* Airport security has forbidden joking about bombs and hijacking. Now TSA is cracking down on joking about TSA itself. In the interest of my next flight, “I love you, TSA!” [Daily Mail]

* A detailed analysis of the 14th Amendment’s role in the debt ceiling debate. President Obama should employ this solution now before the Supreme Court realizes there’s another part of the 14th Amendment they can overturn. [Main Street]

* Law school professors do not take kindly to your antics. [Law Prof Blog]

* A Cooley Law professor is arguing against gay rights. Sorry, a Western Michigan Law professor is arguing against gay rights. [Pride Source]

* The rules don’t apply to Yale or Harvard. Or at least the rules don’t apply to their law reviews. [Professor Bainbridge]

* Congress is still trying to decide how to regulate FM radio instead of looking at salient issues in modern copyright law. Given how brilliantly they keep the government open, maybe FM radio is the biggest issue we should give them right about now. [The Daily Caller]

* The lawyer as generalist is fading into obscurity. Let’s commemorate it in poetry, shall we? [Poetic Justice]

* A preview of some upcoming Supreme Court cases this week. Complete with cartoons! [The Spark File]

* Finally, here’s a little gem for Justice Ruth Bader Ginsburg fans that we got….

double red triangle arrows Continue reading “Non-Sequiturs: 10.15.13″

You’ve heard about lawyers who schedule depositions at Dunkin’ Donuts, but you’ve probably never heard about lawyers who get their nails and their briefs polished at the same time.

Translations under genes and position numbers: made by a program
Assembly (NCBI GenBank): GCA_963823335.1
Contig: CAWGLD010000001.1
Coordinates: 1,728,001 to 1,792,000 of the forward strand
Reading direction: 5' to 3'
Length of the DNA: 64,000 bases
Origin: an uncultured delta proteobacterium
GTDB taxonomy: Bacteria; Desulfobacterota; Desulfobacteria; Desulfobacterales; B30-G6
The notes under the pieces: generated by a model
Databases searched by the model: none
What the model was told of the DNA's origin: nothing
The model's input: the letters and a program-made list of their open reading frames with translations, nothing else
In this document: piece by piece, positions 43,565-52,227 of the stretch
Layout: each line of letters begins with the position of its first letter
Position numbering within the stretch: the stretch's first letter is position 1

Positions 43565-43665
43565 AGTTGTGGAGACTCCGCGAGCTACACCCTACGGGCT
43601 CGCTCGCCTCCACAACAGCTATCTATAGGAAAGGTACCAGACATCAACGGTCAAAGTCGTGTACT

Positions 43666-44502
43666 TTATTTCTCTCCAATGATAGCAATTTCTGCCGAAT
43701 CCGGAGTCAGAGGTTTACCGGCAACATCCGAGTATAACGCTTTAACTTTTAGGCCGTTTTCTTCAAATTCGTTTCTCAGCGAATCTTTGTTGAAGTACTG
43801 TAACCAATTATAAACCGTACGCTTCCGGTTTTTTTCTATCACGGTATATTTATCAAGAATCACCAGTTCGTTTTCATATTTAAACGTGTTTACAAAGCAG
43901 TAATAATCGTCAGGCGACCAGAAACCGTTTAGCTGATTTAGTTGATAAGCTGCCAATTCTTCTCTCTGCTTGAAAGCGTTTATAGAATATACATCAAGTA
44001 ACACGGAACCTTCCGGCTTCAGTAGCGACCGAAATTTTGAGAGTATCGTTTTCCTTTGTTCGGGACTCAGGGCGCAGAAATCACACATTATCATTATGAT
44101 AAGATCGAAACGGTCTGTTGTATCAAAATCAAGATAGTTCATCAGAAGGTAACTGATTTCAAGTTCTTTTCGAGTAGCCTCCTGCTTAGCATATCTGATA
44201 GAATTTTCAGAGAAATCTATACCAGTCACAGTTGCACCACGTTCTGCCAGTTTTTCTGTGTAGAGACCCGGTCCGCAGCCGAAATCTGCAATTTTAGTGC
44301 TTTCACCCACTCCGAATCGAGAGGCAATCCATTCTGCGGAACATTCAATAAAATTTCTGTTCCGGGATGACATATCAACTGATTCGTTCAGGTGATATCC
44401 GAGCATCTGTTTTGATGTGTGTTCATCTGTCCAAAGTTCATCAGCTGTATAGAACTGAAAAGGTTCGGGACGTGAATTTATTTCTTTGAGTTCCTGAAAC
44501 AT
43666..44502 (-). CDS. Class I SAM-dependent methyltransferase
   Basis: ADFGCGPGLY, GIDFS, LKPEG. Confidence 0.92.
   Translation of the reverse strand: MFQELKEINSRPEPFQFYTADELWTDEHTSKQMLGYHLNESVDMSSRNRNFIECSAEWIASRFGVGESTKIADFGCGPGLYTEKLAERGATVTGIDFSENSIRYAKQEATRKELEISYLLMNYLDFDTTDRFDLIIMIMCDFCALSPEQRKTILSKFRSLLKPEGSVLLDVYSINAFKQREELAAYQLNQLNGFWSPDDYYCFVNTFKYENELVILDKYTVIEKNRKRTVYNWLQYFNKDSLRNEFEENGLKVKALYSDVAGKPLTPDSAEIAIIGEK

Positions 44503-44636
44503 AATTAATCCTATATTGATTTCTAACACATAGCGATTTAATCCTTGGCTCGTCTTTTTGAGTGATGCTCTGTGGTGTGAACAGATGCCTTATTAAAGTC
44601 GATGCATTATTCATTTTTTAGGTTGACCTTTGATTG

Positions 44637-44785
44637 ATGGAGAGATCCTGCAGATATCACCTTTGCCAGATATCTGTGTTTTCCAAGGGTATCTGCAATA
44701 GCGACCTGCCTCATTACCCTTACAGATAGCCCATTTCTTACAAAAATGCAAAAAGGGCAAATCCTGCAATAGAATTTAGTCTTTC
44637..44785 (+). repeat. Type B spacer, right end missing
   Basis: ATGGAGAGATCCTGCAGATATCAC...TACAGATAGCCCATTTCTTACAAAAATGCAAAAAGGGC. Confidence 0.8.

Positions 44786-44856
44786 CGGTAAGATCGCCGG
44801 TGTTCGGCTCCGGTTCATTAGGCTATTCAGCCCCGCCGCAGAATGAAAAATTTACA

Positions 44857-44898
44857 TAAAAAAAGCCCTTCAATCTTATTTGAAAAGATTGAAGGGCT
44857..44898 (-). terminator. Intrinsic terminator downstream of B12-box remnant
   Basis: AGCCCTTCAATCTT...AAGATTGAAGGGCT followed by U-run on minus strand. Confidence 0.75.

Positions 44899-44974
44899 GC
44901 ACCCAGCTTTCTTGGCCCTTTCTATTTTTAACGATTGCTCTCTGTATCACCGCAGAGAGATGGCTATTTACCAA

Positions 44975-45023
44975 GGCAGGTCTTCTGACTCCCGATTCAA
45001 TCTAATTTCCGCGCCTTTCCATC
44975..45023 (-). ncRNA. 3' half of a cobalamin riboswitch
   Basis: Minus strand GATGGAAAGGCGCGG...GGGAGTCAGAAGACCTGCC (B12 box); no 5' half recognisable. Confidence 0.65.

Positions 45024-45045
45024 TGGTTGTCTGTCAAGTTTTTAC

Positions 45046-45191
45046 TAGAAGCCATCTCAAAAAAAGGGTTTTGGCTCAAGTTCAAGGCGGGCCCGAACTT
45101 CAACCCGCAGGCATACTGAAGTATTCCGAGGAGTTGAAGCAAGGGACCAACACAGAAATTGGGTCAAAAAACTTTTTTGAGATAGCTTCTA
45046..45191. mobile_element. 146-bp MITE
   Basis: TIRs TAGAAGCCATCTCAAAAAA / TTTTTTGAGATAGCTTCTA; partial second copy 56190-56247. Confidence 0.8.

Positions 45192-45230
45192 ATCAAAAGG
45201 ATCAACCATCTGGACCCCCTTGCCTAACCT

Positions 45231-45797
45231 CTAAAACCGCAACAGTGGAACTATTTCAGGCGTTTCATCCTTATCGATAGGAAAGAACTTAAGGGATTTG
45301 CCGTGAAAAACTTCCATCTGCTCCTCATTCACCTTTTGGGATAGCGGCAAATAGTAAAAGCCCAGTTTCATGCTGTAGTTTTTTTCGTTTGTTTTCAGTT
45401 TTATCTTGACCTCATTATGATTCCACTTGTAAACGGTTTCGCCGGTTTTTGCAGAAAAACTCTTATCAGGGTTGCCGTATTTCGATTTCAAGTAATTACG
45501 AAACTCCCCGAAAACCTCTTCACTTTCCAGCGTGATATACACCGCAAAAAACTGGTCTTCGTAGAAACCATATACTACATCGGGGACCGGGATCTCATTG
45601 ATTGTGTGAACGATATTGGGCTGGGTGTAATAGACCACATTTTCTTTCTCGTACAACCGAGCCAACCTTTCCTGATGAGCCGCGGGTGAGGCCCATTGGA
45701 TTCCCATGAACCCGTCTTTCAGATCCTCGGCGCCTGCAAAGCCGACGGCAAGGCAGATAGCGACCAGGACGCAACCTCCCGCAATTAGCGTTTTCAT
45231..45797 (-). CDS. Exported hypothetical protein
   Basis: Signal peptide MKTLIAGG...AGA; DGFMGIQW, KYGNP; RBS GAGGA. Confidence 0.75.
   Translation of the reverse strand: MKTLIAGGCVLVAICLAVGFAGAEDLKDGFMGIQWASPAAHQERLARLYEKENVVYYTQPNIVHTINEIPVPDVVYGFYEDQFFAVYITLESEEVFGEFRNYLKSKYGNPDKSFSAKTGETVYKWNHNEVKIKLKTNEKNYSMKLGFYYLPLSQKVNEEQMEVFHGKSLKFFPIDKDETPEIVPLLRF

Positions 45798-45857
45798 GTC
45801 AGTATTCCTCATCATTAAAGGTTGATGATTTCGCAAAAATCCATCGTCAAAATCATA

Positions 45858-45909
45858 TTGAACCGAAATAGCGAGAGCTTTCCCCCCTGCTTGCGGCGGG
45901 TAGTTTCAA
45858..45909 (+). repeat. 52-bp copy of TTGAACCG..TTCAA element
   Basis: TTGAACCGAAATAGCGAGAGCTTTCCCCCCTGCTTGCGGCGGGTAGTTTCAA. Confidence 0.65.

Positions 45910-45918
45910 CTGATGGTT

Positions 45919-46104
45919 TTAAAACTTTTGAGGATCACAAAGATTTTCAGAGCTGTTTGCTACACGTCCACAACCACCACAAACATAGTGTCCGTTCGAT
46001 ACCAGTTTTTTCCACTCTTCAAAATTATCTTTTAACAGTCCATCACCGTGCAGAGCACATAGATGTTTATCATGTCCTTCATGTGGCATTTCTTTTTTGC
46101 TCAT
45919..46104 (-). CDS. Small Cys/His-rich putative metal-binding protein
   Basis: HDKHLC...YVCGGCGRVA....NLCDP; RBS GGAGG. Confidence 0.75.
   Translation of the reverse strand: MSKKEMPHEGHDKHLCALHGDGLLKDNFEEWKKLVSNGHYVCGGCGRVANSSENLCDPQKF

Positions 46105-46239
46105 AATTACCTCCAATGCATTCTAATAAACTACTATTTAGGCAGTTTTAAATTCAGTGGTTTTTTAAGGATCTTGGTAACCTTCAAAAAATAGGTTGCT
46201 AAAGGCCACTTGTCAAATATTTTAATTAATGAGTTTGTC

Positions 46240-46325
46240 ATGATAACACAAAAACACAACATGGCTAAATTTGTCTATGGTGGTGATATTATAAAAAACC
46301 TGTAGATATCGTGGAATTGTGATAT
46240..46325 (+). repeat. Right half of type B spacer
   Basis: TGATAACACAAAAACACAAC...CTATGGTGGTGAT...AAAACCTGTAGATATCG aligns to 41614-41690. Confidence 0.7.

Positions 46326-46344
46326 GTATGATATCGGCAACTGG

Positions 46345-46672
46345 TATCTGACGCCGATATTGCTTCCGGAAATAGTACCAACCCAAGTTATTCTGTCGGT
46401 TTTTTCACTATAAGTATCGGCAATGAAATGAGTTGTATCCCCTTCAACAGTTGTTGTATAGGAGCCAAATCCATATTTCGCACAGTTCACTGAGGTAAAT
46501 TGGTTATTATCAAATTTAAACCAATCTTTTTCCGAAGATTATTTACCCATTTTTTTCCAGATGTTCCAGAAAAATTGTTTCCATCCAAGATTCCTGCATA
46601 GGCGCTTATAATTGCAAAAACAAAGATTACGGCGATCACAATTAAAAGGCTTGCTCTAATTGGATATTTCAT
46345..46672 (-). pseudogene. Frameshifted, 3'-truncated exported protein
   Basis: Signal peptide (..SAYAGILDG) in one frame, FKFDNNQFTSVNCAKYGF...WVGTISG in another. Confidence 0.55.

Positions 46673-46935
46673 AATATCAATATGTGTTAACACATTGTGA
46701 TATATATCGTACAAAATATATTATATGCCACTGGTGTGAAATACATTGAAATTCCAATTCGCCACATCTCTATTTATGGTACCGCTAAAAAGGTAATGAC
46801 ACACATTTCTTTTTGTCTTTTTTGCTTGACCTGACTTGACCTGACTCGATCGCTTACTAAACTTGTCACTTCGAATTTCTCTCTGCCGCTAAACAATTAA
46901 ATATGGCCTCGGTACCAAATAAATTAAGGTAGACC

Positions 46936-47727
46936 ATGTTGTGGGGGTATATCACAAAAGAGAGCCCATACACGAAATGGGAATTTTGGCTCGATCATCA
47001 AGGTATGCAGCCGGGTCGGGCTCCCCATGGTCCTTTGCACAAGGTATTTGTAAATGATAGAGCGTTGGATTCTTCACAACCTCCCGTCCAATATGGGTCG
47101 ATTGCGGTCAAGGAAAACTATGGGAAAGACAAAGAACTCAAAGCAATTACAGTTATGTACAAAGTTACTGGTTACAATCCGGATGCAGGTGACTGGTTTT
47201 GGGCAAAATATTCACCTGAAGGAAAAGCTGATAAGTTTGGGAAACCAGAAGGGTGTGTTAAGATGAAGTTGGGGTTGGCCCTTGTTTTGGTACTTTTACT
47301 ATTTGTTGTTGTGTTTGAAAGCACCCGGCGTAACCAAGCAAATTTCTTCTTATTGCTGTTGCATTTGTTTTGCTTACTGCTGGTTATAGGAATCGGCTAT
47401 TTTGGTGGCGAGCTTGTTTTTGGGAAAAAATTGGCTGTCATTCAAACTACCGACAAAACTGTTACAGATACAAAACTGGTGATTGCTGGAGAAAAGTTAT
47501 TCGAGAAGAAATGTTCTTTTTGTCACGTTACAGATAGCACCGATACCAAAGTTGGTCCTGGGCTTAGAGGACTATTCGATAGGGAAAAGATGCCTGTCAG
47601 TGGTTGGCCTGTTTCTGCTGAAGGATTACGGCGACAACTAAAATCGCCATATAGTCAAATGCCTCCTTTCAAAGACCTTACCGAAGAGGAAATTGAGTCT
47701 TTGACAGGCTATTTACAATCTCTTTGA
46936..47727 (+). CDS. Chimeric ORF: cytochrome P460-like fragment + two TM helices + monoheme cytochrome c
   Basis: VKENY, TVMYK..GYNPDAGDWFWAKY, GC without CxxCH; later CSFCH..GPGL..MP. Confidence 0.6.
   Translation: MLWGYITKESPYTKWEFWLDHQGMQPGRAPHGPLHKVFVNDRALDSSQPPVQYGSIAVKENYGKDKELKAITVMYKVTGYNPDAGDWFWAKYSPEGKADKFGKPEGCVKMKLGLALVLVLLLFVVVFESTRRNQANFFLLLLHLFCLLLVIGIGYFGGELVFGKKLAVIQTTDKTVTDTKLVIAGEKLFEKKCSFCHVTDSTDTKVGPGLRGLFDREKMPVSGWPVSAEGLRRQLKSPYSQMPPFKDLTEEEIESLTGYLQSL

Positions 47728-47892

It looks like the latest trend for professional women in New York is the “manicure meeting,” a time when participants must sit and listen to each other, instead of sitting and pretending to listen to each other (while at the same time endlessly following the Bill Urquhart directive to CHECK YOU EMAIL).

But how did the manicure meeting come into existence? And more importantly, is this feasible for the women of Biglaw?

double red triangle arrows Continue reading “Manicure Meetings? Apparently That’s a Thing Now for Many Professional Women in New York”

Courtroom or catwalk? Perp walk or runway strut? These are the “important” questions that the media has focused on in recent years when it comes to celebrities’ run-ins with the law. Headlines focus not on their underlying criminal offenses, but instead on their couture du jour.

This rings especially true in the case of Lindsay Lohan. From head to toe, LiLo’s courtroom fashion choices are hot-button issues that result in full-length articles in fashion magazines, gossip blogs, and even the New York Times.

When everyone is commenting on your clothing, you know that you’re doing something right (or something very, very wrong). And unfortunately for our favorite Mean Girl, those comments usually aren’t very nice….

double red triangle arrows Continue reading “Lindsay Lohan’s Courtroom Catwalk: A Photo Essay”

Somewhere in America, another man who has been embarrassed by an overpriced manicure is clapping (albeit carefully, so that he doesn’t chip his nail polish).

Norris Sydnor III, a 43-year-old Maryland man, is suing his nail salon for $200,000 after being charged $10 for a manicure, when women beside him were being charged only $9 for the same service. A judge issued an injunction on June 15 which ordered the salon to stop charging men more than women. A trial is set for July 21.

When I first read about this lawsuit, I was jealous, because my manicures usually cost $15. I want a $9 manicure, and I don’t want to have to drive to Maryland to get one. My jealousy, however, turned to rage when I found out that Sydnor’s lawyer, Jimmy Bell, is comparing his client to Rosa Parks.

Is this guy seriously suing over one dollar? And is his lawyer actually comparing him to one of the revolutionaries of the civil rights era? The answer to both of those questions, sadly, is yes, and I’m pissed off about it. In fact, I was so pissed off that I actually did some research about this lawsuit. And boy, am I glad that I did…

double red triangle arrows Continue reading “Lawsuit of the Day: Putting the ‘Man’ Back in Manicure”